Following the Friends of Cohesion Summit in Prague, PM Orbán laid the blame squarely on the outgoing European Commission for a budget that treated Hungary unfairly. The PM met with leaders of the other Visegrad countries (Czech Republic, Poland, and Slovakia), as well as the other countries in the Friends of Cohesion group: Estonia, Croatia, Malta, Slovenia, Bulgaria, Cyprus, Lithuania, Latvia, Romania, Italy, Portugal, and Greece.
Two main points by the Hungarian prime minister prior to the meeting had been that much of the EU funding given to V4 countries ends up back in Western states due to returns on corporate investments and that poorer countries should not receive less funding, simply because they are poorer, while richer ones receive more.
“The poorer a country is, the more money would be taken away from them, while the richer a country is, the less,” Orbán had said.
Orbán also suggested that rebates should be eliminated, stating that you “get a completely unfair picture” when you recalculate a member state’s rebate taking into account the amount it pays into the EU budget in relation to its GDP.
Cohesion funding also affects Hungary’s ability to achieve climate neutrality. In order for Hungary to be carbon-neutral by 2050, it will need to spend 2.5 percent of its GDP annually to implement needed economic reforms. Netherlands, on the other hand, will only have to spend some 0.5 percent of its GDP to do the same.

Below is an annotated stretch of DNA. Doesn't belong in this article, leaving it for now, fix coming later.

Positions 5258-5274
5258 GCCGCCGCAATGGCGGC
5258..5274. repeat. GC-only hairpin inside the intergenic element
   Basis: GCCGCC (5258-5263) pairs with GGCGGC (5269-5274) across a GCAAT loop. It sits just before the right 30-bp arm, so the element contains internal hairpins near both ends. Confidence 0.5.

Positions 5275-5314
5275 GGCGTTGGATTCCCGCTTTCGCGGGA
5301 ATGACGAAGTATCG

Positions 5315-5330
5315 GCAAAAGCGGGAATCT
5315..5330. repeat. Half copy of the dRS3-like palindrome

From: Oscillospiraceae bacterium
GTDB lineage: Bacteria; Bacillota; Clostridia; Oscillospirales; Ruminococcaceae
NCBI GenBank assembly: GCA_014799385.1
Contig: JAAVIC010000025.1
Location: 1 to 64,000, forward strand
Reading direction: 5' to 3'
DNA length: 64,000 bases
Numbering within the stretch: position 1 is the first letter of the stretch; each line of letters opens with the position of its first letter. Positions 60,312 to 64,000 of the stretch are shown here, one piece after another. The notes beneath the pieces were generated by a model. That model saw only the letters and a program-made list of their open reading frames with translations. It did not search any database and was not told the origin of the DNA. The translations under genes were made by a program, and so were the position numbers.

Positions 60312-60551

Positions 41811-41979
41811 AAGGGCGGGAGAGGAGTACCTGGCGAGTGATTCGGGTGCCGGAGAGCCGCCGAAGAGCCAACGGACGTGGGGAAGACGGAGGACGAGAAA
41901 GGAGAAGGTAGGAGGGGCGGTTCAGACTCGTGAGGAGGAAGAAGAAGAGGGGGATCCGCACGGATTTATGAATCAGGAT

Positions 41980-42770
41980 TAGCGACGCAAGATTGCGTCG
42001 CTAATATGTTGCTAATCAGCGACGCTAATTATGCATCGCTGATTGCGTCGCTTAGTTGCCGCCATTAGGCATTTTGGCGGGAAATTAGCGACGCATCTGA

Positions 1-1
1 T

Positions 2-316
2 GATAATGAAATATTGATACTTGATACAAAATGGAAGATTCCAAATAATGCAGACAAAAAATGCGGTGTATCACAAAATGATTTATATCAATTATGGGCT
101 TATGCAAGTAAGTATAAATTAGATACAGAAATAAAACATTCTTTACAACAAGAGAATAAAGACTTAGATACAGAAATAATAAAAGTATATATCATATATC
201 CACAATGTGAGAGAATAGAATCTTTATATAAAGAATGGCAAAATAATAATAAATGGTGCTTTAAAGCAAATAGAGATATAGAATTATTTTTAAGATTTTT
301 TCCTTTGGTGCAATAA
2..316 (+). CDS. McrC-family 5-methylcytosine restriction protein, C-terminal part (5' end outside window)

The 16 countries of the Friends of Cohesion group signed a statement calling for cohesion funds to remain unchanged in real terms for Multiannual Financial Framework (MFF) 2021-2027. They therefore asked that funding for the Cohesion Policy remain equal to that of the 2014-2020 MFF. The group also called for member states to be allowed to utilize funding for what they deemed necessary and to not be forced to allocate funds to pre-determined areas.
The group declared the Cohesion Policy to be a critical EU investment tool for taking on the challenges of the next several years, such as climate neutrality, industrial transitions, and demographics, and that the budget reductions included in the next budget period pose a serious threat to their ability to do so.
In their declaration, the signing countries call for a flexible and fair Cohesion Policy that serves to contribute to and preserve a “strong, safe and prosperous Europe,” a policy that enables “growth, jobs, investments and competitiveness across the EU and of the EU in [the] global market, while combating inequalities within and among Member States through Treaty based economic, social and territorial cohesion objectives.”
There was additionally a focus on helping further develop rural areas and the agricultural sector.